Effects of Butyrate on Intestinal Inflammation and Mucosa Damage in DSS-Induced Colitis
To determine the prophylactic effect of butyrate in vivo, the mouse model of acute ulcerative colitis induced by administration of 2.5% DSS solution was used. The animals were divided into 5 groups according to Table 1. Healthy control mice (group 1, CT, n = 5) were without any treatment, and group 2 received sodium butyrate (SB) for 2 weeks (group 2, SB, n = 5). In group 3, 1-week SB administration was followed by 1-week SB mixed with DSS solution (group 3, SB + DSS, n = 5). In group 4, SB was administered for 2 weeks at the “preventive” setting and subsequently experimental colitis was induced by 1 week DSS administration (group 4, 2SB + DSS, n = 5). Finally, DSS mice (group 5, DSS, n = 5) were without SB treatment only with induced colitis by 1 week of DSS administration (Table 1).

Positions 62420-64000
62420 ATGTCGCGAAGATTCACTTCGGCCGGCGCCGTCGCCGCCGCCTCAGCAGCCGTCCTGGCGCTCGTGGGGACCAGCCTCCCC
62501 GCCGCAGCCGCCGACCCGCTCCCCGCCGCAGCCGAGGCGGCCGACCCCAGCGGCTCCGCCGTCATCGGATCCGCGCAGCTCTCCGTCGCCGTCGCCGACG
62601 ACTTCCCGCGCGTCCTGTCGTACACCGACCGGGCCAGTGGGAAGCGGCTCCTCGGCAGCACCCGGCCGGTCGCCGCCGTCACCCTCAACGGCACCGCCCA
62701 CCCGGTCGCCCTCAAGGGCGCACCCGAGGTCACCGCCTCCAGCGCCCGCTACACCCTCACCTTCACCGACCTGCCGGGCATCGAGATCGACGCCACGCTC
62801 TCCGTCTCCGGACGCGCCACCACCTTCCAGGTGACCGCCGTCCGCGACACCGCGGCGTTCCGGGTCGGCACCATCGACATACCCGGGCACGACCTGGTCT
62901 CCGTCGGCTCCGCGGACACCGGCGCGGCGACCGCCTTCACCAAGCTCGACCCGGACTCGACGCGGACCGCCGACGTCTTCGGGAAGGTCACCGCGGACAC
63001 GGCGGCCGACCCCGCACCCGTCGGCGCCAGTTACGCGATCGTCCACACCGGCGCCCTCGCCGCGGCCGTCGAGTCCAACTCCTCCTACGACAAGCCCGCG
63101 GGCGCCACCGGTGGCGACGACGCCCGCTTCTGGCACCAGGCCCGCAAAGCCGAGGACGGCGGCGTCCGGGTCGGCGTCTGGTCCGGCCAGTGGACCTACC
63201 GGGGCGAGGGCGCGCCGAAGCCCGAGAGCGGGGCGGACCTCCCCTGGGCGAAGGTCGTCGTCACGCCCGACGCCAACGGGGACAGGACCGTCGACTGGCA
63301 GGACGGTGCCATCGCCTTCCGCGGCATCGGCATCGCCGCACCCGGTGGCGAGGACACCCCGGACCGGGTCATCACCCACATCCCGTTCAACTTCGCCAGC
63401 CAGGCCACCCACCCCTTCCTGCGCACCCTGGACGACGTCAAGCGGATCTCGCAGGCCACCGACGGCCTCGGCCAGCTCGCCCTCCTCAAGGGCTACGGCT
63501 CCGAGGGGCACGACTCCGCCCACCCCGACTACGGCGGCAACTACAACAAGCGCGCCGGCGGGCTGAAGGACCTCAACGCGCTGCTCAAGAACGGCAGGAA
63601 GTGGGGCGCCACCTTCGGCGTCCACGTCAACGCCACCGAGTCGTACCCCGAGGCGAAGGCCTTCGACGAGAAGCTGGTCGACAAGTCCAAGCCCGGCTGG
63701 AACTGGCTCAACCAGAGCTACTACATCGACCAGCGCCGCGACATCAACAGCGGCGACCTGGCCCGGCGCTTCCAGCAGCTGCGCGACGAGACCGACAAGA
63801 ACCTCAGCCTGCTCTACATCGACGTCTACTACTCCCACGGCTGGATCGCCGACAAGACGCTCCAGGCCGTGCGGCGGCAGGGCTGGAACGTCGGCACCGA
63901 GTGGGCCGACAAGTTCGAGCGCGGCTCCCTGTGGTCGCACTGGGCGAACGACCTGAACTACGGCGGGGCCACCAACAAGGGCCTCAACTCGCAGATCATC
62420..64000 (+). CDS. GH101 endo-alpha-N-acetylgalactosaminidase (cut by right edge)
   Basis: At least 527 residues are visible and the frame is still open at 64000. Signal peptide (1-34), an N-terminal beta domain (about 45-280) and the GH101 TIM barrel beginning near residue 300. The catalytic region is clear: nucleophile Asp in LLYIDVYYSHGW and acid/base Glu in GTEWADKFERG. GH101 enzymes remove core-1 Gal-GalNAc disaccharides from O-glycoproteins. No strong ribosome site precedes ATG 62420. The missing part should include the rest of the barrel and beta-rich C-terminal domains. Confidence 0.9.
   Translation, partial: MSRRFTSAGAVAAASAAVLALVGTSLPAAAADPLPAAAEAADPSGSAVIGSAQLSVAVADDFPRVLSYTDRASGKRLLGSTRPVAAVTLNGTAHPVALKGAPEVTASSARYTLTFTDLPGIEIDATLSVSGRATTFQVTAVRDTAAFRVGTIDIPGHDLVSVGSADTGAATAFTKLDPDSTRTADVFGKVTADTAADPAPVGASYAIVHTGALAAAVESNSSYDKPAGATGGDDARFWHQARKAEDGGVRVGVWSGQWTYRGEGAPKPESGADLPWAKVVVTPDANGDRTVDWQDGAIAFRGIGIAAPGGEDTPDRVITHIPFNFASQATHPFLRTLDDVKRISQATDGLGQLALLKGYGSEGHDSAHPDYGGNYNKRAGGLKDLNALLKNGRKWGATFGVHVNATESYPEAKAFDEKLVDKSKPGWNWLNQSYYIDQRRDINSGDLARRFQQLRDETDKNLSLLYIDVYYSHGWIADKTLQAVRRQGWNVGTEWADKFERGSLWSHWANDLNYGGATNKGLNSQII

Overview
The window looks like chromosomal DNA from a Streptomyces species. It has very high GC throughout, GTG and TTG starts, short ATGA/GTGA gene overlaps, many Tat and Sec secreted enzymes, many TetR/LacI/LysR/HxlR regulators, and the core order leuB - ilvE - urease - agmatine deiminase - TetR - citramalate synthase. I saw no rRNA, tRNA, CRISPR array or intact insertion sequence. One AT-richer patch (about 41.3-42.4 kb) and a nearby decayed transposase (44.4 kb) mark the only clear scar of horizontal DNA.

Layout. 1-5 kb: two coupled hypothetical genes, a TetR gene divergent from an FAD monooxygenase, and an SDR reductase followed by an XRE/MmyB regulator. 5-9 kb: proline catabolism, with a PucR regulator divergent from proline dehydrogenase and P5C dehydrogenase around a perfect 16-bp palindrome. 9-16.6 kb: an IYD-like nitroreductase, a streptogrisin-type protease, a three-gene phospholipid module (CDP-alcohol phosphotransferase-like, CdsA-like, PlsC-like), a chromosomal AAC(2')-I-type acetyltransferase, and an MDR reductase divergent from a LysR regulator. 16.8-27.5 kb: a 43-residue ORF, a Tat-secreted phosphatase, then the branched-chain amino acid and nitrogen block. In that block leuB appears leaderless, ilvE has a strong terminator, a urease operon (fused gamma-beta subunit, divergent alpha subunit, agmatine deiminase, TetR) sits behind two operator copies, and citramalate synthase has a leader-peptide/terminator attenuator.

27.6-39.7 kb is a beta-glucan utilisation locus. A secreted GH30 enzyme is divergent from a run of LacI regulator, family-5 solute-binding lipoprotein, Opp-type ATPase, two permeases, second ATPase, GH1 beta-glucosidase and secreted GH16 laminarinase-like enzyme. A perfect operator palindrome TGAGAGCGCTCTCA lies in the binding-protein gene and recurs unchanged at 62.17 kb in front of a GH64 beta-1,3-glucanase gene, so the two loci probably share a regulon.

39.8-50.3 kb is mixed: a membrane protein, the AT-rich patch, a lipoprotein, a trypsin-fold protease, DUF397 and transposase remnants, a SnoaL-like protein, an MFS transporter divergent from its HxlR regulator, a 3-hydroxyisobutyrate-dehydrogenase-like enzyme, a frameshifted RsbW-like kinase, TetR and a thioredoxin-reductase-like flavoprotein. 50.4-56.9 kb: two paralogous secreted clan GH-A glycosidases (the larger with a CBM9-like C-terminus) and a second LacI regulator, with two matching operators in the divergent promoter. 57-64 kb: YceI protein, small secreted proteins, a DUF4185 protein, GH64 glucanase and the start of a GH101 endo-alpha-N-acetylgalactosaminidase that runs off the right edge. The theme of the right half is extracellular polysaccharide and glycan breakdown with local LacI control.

Disease progression was characterized by the appearance of diarrhea or loose feces and visible rectal bleeding, and summarized as clinical score (0–3) in Figure 1A. DSS administration significantly increased clinical scores and reduced the colon length of mice in group 5 in comparison with control animals (group 1) (Fig. 1AB). Mice pre-treated by 2-week administration of SB prior to DSS (group 4) showed significant improvement in clinical signs of inflammation and reduction of DSS-induced colon shortening compared to DSS-control mice (Fig. 1AB). In contrast, 1 week pre-treatment by SB followed by 1 week DSS + SB mixture administration (group 3) had a weaker impact on these parameters (Figures 1A,B). Butyrate administration itself (group 2) did not affect clinical scoring and colon length in comparison with the control group.